The excessively long briefs Microsoft seeks to file would burden the Court and inevitably delay disposition of the appeal. As explained above, we believe the Court should set a schedule that will allow briefing to be completed this calendar year, even though such a schedule will be significantly more burdensome for the appellees than for Microsoft. Allowing Microsoft virtually unlimited latitude to expand brief lengths would make it impractical for appellees to meet such a schedule. Moreover, if Microsoft is allowed to file principal and reply briefs totaling 63,000 more words than the rules provide, appellees would of course require a corresponding increase in the length of their briefs.
Microsoft's legitimate needs would be fairly accommodated by increasing the limit for its principal brief by 10,000 words, to 24,000 words. The United States and the States will undertake to consolidate their arguments on the federal issues in a single brief limited to the same 24,000 words as Microsoft's principal brief. The States would also file a separate brief of no more than 7,000 words on issues of particular interest to them. Microsoft's reply brief should be limited to the standard 7,000 words.
The Court's rules provide that "[a]mici curiae on the same side must join in a single brief to the extent practicable." D.C. Cir. R. 29(d). We see no reason to depart from that rule by imposing an absolute limit of one amicus brief per side "absent a strong showing of cause for separate briefs," as Microsoft proposes. Motion at 2 n.2. Given the exceptional importance of this case, and the unusually wide range of interests involved, there is even more reason than usual to preserve the opportunity for potential amici to demonstrate that it is not practicable to join in a single brief.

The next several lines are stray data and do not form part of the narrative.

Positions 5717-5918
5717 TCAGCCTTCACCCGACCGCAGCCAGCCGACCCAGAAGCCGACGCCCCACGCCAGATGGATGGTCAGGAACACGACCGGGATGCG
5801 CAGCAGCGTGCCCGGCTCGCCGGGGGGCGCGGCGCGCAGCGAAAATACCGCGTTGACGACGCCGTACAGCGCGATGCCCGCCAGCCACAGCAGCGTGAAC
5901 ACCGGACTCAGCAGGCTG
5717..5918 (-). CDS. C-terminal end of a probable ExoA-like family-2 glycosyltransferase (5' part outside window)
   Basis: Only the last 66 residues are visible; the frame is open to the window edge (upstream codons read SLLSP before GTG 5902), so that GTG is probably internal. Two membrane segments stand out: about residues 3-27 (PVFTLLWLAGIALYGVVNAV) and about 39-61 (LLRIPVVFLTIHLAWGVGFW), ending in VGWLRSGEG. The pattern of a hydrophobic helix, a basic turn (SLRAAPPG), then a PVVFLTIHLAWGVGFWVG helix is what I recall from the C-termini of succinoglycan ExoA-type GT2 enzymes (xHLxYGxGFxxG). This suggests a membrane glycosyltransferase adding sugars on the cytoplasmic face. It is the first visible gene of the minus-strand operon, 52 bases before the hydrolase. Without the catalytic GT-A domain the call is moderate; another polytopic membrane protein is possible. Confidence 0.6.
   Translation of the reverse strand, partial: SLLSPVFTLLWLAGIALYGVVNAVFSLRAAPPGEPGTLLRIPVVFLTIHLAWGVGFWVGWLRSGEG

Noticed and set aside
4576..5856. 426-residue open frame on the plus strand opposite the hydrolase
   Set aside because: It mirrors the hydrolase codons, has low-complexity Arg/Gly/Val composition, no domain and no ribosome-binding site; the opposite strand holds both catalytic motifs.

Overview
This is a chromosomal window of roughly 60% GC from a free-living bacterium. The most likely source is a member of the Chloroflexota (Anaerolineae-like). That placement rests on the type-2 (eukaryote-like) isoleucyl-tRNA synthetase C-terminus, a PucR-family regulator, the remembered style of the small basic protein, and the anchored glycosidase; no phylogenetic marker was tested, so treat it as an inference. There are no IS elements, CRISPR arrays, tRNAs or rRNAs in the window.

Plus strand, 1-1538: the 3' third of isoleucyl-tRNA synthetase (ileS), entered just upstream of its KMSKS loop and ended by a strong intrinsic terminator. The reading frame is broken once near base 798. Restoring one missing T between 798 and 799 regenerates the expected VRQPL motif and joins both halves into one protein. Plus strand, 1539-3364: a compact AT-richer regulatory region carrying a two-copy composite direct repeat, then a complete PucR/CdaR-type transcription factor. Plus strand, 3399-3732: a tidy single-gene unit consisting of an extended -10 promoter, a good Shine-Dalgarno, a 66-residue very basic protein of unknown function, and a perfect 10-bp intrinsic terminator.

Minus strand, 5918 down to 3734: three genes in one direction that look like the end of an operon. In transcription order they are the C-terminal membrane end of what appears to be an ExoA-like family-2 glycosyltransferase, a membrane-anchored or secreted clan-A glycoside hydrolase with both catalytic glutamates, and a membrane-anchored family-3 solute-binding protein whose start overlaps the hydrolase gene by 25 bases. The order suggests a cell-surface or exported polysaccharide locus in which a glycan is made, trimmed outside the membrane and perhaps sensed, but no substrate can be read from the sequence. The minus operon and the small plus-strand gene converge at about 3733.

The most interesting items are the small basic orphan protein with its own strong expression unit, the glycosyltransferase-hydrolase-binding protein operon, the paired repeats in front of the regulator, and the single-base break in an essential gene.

In order to avoid delaying the briefing schedule, we propose that amici be required to file their briefs at the same time as the principal brief of the party they support, rather than 7 days later as permitted by Fed. R. App. P. 29(e).
We urge the Court to set argument for as soon as possible after the briefs and appendix are filed. As the Court has recognized by its actions so far, this important case deserves the speediest possible resolution. We hope that the Court will set the case for argument in January 2001.
In our view, Microsoft's request for 90 minutes of argument per side is premature. We suggest that the parties should submit their oral argument time requests promptly after the filing of Microsoft's reply brief.(5)
Appendix and Format of Additional Copies of Briefs
Appellees agree with Microsoft's proposal to use a deferred joint appendix. We further propose that, to avoid delaying completion of the briefing, Microsoft file the joint appendix simultaneously with its reply brief. Pursuant to Fed. R. App. P. 30(c)(2)(B), final versions of the principal briefs would be filed by January 5, 2001.